A comparative study of meaning making in science that matters in a global world: Creative interthinking, multilingualism, and multimodality tied to expansive learning in science education (2016-2017)
Building on current research in science education, we are interested in exploring what makes for meaningful and empowering science practices that are responsive to issues of biliteracy, transnationalism, multimodality, multiple knowledge systems and complex identity trajectories and histories of students in an era marked by globalization, complex mobility and immigration patterns.
Working in Montreal, Canada and the city of Luxembourg, two settings struggling with large immigrant populations faced with discontinuities in terms of language and culture, we are interested in exploring how such diversity may create new contact zones among diverse ways of understanding and engaging in science that may then be tapped into as resources for engaging with and making meaning of science and self in science.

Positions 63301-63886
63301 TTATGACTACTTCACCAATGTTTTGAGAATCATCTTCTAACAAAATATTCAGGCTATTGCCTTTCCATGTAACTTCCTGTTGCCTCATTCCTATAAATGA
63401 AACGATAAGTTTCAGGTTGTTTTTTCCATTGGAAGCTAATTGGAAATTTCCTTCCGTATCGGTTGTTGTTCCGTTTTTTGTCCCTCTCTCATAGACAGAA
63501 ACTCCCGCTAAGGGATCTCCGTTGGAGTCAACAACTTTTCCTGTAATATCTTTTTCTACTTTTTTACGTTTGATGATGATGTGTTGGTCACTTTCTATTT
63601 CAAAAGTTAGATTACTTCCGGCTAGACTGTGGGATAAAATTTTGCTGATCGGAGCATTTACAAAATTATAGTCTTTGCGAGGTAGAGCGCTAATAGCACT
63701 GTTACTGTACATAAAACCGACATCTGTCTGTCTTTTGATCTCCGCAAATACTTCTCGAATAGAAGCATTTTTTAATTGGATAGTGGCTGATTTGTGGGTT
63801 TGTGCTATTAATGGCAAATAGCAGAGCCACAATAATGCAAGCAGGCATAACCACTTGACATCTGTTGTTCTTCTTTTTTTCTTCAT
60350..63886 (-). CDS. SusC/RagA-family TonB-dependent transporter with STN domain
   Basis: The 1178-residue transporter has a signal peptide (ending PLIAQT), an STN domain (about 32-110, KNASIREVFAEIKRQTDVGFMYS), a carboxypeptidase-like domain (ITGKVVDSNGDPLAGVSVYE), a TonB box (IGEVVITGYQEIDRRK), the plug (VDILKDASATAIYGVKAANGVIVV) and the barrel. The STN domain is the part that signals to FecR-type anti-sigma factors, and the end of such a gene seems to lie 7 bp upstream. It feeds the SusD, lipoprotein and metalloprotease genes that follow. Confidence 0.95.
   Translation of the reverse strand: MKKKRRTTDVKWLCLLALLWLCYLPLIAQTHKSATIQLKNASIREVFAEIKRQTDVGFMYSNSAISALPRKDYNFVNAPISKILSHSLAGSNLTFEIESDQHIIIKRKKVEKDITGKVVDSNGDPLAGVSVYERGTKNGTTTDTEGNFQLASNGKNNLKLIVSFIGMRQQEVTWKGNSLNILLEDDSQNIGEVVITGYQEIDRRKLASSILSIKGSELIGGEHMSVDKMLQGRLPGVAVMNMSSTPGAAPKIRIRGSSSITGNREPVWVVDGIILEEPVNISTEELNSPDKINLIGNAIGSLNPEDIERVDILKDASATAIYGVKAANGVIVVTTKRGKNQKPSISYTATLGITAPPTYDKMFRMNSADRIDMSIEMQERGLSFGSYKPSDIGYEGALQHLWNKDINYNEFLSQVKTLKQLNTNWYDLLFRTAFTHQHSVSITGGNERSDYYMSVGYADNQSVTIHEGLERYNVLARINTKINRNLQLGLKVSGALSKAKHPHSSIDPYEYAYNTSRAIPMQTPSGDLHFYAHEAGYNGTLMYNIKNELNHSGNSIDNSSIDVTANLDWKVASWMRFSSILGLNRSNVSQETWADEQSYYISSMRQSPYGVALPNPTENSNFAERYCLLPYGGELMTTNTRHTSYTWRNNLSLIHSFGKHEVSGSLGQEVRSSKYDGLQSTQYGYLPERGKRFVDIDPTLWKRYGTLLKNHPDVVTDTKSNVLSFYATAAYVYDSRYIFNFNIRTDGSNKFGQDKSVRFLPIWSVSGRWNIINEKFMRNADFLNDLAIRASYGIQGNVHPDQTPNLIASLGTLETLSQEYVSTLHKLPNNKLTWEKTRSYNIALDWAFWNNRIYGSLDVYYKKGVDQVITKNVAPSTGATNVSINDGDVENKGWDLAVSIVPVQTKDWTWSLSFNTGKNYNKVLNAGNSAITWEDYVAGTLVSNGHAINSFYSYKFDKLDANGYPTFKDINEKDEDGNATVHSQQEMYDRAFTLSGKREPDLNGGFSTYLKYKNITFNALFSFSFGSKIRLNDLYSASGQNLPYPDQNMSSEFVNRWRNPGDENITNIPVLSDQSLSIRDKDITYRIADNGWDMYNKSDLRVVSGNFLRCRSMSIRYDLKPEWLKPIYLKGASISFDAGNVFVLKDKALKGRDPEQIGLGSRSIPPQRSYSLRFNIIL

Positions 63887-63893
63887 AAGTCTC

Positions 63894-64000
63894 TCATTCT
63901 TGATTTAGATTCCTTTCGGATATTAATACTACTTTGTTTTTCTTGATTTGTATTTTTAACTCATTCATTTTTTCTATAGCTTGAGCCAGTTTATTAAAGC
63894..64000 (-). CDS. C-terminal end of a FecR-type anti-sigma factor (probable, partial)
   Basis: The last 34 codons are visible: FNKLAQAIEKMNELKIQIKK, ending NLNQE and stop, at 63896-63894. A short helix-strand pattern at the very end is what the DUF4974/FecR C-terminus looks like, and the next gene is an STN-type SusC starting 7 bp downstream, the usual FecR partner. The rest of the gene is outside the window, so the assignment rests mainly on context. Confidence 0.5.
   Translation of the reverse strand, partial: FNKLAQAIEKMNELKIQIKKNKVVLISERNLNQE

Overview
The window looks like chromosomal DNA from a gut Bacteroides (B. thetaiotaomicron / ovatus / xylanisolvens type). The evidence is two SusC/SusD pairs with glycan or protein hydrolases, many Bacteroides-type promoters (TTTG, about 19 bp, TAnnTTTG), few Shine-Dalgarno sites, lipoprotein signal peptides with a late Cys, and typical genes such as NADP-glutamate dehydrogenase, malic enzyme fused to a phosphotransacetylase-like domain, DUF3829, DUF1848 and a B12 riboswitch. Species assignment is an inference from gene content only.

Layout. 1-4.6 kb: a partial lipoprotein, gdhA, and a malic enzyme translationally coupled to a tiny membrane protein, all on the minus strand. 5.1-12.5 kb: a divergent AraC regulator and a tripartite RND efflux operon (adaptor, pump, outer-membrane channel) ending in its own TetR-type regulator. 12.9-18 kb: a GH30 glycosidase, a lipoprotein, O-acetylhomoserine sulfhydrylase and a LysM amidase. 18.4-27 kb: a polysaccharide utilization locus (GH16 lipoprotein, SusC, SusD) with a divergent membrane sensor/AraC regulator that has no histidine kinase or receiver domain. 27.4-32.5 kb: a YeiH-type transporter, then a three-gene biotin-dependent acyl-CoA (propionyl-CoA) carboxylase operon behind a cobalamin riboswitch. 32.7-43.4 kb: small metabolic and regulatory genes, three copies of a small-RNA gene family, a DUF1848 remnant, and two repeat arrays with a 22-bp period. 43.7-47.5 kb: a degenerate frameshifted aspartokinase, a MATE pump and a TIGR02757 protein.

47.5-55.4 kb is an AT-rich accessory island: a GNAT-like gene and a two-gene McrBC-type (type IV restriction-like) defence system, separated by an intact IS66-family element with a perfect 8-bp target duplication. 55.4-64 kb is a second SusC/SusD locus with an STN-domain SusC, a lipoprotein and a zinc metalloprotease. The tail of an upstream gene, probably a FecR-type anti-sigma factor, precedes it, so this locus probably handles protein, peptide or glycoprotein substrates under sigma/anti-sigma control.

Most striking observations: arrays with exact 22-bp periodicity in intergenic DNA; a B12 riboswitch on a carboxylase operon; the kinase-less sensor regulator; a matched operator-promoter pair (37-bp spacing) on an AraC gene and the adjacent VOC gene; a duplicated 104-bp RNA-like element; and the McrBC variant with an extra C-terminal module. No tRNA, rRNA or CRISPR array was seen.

We are interested in understanding hybrid science practices that are emotionally safe and engaging and supportive of learning that matters in the eyes of the learners. We understand hybrid science practices as polycontextual (mobilizing learning resources from school and non-school contexts), multivoiced, and multiscripted, with tensions among diverse ways of knowing, doing, and being that constitute ruptures, innovation, and expansive learning for diverse first and second generation immigrant students.
The aim of the comparative and collaborative video study at the heart of GLOBASci is to arrive at compelling stories and cases of science education, while also gathering insights into multi-method approaches that can get at and trace science in the making with children, youth, and teachers over time.